Ben Hilton, a passionate gardener and founder of The Gardening Fix, reminds growers that ‘not all varieties of tomatoes will perform well outdoors, so select proven types that will develop during a shorter summer season’. He recommends classic varieties such as Gardener’s Delight (available at Burpee), Moneymaker, and Country Taste as three types that are ‘well-suited’ to growing outdoors.
If you are growing tomatoes in pots, then make sure that you choose the right type. Patio, compact, or bush varieties of tomatoes are best for pots as they grow to a smaller height yet still give you a great harvest of fruits. Don't fall foul and choose the wrong type as that is one of the most common mistakes for growing tomatoes in containers.
2. Getting the planting timing wrong
Planting your tomatoes outdoors too early can see plants killed, or at least severely stunted, by late frosts. This is an issue for tomatoes being grown outdoors as there is extra protection for the plants when you grow tomatoes indoors.
Tomatoes are a heat-loving plant that require a soil temperature of around 60˚F and lots of sun during the day. The time to transplant tomato seedlings outside is when the risk of frost has completely passed, often it is best to wait a week after the expected last frost just to make sure another surprise one does not hit. You want the night-time temperatures to commonly be between 50-60˚F.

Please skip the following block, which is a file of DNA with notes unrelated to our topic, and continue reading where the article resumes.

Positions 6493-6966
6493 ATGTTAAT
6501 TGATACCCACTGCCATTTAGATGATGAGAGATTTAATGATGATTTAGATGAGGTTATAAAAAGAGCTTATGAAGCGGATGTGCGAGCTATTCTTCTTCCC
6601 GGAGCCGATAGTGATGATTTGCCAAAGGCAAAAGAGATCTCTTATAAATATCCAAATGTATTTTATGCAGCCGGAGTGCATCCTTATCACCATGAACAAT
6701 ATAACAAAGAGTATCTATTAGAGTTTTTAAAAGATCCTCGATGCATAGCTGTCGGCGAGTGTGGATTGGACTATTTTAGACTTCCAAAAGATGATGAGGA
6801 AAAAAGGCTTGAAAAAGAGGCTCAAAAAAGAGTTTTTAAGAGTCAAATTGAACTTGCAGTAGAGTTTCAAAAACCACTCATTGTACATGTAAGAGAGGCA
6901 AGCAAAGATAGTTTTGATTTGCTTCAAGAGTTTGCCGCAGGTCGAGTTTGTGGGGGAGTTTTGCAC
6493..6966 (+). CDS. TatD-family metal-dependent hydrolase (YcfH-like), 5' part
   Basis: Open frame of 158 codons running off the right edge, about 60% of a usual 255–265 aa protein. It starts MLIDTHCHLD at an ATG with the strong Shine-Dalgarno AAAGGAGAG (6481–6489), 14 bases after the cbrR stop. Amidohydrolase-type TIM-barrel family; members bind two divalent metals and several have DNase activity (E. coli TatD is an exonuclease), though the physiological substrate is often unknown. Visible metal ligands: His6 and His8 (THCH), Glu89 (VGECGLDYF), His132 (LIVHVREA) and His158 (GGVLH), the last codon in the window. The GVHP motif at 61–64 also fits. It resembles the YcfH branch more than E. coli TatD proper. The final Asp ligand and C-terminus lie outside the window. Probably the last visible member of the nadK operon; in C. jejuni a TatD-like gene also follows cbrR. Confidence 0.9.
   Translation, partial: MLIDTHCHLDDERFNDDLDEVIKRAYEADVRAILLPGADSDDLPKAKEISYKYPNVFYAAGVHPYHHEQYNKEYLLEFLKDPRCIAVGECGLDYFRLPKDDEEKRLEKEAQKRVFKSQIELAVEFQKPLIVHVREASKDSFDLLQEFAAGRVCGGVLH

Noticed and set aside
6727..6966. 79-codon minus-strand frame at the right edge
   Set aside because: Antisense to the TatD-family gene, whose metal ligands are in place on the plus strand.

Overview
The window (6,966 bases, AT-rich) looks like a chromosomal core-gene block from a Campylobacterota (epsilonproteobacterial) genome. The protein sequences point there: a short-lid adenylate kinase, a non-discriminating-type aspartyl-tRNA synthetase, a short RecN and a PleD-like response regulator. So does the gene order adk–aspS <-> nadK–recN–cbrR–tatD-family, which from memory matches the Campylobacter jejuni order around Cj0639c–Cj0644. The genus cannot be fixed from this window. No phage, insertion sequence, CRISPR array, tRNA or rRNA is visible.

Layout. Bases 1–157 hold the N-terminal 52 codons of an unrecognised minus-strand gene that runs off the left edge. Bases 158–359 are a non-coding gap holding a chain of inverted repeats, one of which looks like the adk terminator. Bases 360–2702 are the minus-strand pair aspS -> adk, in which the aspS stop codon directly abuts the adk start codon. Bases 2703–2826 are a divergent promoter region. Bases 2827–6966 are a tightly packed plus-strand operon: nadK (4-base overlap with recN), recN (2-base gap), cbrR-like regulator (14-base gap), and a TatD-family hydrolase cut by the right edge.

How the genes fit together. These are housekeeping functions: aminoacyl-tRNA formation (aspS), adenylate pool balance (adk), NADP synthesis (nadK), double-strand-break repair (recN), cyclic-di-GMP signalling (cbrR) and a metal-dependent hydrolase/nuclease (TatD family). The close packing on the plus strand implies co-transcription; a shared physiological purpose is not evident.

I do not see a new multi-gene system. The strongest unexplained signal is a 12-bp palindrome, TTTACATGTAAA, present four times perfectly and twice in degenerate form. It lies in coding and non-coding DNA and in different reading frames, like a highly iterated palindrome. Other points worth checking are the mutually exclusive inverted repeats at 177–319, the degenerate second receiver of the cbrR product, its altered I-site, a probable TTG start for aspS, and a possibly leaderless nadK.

Everyone gets impatient and it can be common to want to take a chance and go early, but make sure that all spring frosts have passed for your zone before reaching for that spade to go planting.
3. Not planting deep enough
When planting tomatoes they are planted deep, up to their first set of leaves and with the rootball a few inches below the surface. This can seem unusual to a novice gardener as it is much deeper than with most other plants – so it is a common tomato growing mistake to not plant them deep enough.